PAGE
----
At the time of Plaintiff's November 2013 summary judgment motion, this Court found that there were unresolved issues of material fact. Hence, Plaintiff was not entitled to judgment as of a matter of law. In particular, this Court highlighted that questions remained as to whether: 1) Plaintiff was the holder of the Mortgage; 2) the affidavits submitted by Plaintiff regarding Defendant's payment history were valid; and 3) the assignment to Plaintiff by Wells Fargo was proper. This Court suggested the parties conduct further discovery, so as to satisfy these three questions of fact. In Defendant's response to Plaintiff's current summary judgment motion, a combination of the first and third questions of fact remain at issue. In defending against Plaintiff's motion, Defendant asserts that no evidence has been produced which would verify Plaintiff as the holder of the Mortgage. Specifically, Defendant questions the validity of the assignment of the Mortgage from Wells Fargo to Plaintiff, and, therefore, the position that any nexus exists between the two.

Plaintiff addresses this concern by formulating its relationship with Wells Fargo, with itself as the holder of the Mortgage and Wells Fargo as the servicer.[5]Defendant's main factual contention, with regard to both the prior and current summary judgment motions, is that the Acceleration Letter it received was not from the Plaintiff, but rather from Wells Fargo. The Acceleration Letter was further dated post the alleged assignment from Wells Fargo to Plaintiff. Arguing that Wells Fargo acted on behalf of Plaintiff in sending the Acceleration Letter, Plaintiff asserts there should no longer be any question as to its proper position as the holder of the Mortgage.[6] In addition, Plaintiff points to Section 20 of the Mortgage, which provides that the mortgagor would be informed of a change in Mortgage servicer and not Mortgage holder.[7] Therefore, as Wells Fargo remained the servicer of the Mortgage, Defendant was not due any notice of the change in ownership As the servicer, Wells Fargo was within its proper authority, pursuant to Section 22, to accelerate the Mortgage upon Defendant's failure to make payments under it.

___Despite the Court's prior suggestion in its January 15, 2014 Order, that further discovery be initiated to address the outstanding material issues of fact, it appears that very little has been exchanged between the parties. The Court does note, however, that its January 2014 ruling requested Plaintiff produce the promissory note. Plaintiff has done so in the present motion. Unfortunately, it is not of much help, considering Wells Fargo and not Plaintiff is listed as the lender. Nevertheless, Plaintiff's motion is well taken.

A Court is to grant a motion for summary judgment where there are no genuine issues of material fact in dispute.[8] The movant has the burden of showing that no issues are in dispute. [9] While, the Court is to view the facts in a light most favorable to the non-movant;[10] and although, where a more thorough inquiry would be desirable to resolve factual issues, this Court feels such an inquiry would prove fruitless. We have been down this road before. In the 9 or so months since this Court's last decision in this case, no additional documents have emerged that would more fully address the factual issues in question.[11]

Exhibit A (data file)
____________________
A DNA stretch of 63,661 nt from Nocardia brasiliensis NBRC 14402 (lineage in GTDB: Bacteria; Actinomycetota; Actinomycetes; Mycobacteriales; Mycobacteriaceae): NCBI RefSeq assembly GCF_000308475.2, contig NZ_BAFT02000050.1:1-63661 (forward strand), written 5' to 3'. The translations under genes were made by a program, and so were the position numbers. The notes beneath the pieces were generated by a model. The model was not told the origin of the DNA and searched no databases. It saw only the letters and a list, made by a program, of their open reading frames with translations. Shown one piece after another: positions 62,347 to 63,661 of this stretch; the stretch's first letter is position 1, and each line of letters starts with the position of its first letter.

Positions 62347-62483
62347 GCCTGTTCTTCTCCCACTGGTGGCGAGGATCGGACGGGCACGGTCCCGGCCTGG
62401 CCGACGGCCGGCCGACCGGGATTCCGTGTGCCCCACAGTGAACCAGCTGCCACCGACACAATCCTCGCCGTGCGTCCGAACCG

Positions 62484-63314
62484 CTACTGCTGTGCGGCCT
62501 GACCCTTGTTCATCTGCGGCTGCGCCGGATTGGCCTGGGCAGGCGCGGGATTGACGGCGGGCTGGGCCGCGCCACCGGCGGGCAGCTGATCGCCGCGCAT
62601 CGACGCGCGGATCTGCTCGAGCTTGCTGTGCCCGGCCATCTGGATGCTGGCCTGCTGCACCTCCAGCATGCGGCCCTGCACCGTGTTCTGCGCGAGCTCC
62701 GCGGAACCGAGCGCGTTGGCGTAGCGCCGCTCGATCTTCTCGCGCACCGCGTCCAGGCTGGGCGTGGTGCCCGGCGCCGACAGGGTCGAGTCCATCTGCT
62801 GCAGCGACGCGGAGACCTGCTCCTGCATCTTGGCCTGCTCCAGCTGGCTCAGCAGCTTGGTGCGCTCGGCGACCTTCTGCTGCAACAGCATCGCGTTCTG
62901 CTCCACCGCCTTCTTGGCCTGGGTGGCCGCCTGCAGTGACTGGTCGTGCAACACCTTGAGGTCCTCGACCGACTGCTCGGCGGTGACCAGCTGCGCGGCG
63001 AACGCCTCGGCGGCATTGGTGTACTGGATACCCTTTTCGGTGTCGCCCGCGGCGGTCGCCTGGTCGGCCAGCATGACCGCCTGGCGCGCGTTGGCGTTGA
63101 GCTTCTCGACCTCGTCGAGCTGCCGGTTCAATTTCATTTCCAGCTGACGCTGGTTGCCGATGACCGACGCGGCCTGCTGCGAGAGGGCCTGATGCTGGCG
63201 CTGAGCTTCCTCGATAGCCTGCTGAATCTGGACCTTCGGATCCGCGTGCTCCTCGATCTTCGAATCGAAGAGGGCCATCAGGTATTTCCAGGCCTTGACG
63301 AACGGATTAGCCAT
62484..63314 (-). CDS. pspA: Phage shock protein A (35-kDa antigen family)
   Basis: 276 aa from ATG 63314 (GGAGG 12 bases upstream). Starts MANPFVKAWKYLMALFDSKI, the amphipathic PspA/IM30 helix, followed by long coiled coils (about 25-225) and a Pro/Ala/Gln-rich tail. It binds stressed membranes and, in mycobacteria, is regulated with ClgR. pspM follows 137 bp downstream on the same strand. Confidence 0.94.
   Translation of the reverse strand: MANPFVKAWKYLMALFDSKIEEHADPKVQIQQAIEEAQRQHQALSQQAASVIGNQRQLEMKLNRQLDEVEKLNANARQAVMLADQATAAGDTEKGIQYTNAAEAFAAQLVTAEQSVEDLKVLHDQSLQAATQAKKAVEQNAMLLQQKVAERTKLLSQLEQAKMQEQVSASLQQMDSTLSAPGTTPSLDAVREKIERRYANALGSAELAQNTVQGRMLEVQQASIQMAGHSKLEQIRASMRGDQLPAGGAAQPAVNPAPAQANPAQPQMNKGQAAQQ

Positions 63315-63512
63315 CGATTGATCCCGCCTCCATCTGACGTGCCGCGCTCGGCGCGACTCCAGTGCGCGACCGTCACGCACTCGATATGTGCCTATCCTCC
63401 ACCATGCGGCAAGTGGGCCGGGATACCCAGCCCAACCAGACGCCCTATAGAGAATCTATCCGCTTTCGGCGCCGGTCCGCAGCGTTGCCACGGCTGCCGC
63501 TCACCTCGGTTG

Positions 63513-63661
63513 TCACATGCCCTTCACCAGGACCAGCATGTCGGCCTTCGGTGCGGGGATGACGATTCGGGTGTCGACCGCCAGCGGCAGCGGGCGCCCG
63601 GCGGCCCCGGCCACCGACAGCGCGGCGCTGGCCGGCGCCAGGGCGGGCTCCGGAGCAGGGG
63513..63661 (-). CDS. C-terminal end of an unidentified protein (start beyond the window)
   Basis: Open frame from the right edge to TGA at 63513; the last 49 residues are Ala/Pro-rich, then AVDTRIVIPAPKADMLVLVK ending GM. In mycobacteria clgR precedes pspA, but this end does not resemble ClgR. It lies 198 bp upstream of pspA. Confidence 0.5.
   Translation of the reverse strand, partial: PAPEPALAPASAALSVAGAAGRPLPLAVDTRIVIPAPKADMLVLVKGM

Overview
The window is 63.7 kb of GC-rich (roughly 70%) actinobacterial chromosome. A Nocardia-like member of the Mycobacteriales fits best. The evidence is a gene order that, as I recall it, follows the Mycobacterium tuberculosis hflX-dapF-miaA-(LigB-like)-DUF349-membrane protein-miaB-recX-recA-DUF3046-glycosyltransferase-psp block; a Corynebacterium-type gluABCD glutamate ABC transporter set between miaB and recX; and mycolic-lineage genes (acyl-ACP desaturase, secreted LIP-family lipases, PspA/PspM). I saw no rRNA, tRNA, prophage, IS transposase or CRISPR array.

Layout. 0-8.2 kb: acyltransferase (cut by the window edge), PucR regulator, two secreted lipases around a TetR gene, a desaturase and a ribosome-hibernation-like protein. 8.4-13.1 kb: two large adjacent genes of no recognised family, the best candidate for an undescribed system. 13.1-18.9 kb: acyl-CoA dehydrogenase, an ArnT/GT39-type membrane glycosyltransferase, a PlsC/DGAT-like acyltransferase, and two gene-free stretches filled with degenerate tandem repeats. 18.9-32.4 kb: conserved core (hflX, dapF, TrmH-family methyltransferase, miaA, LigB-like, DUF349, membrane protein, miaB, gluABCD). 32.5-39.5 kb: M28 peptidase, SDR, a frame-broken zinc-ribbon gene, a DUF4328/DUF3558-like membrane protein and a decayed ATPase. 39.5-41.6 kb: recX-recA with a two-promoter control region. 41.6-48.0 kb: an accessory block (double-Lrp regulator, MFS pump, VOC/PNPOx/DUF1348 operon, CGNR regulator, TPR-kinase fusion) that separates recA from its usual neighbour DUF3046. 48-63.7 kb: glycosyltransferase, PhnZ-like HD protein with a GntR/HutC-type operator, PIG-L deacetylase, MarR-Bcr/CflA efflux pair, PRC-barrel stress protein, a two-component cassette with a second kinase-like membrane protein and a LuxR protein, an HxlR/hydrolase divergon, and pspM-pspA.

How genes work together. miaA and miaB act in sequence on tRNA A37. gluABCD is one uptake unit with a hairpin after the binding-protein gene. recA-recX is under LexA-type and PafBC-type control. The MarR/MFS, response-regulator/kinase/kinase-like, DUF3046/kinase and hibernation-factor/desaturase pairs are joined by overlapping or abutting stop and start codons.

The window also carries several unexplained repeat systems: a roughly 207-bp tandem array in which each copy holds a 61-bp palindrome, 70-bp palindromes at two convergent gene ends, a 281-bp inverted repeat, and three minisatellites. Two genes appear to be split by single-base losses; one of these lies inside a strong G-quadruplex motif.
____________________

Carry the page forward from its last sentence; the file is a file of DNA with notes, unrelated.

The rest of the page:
This much is clear and undisputed: Defendant entered into a mortgage agreement with Wells Fargo, subsequently failing to uphold his end of the bargain. Defendant stopped making payments as agreed to under the Mortgage, causing Plaintiff to exercise its rights, albeit through Wells Fargo, to accelerate the debt. Neither party challenges this chain of events. Instead, the argument centers on whether the assignment was proper, and whether Plaintiff is the true holder of the Mortgage. At this juncture, it is highly improbable that Plaintiff will be able to provide more than the Assignment, which clearly indicates it is the assignee of the Mortgage. Moreover, it is a document that was filed and accepted by Kent County. That Wells Fargo notified Defendant of the acceleration, rather than Plaintiff, strikes the Court as a mere technicality – especially in light of the evidence indicating Wells Fargo could continue as the servicer of the Mortgage, even after assigning the ownership interest.

A reasonable trier of fact would find that the material facts at the heart of this case are undisputed: (1) Wells Fargo and Defendant entered into a mortgage agreement, which Defendant breached by non-payment; 2) Wells Fargo assigned its interest in the Mortgage to Plaintiff; and 3) Plaintiff seeks to exercise its rights under this assigned interest.[12] These facts point to a simple conclusion: Defendant irrefutably defaulted on his Mortgage. Plaintiff now attempts to foreclose on the Property as is its right. Plaintiff's motion for summary judgment is GRANTED.___

CONCLUSION

Having determined that there are no genuine issues of material fact in dispute, this Court finds Plaintiff is entitled to judgment as a matter of law. Plaintiff's motion is GRANTED.

IT IS SO ORDERED.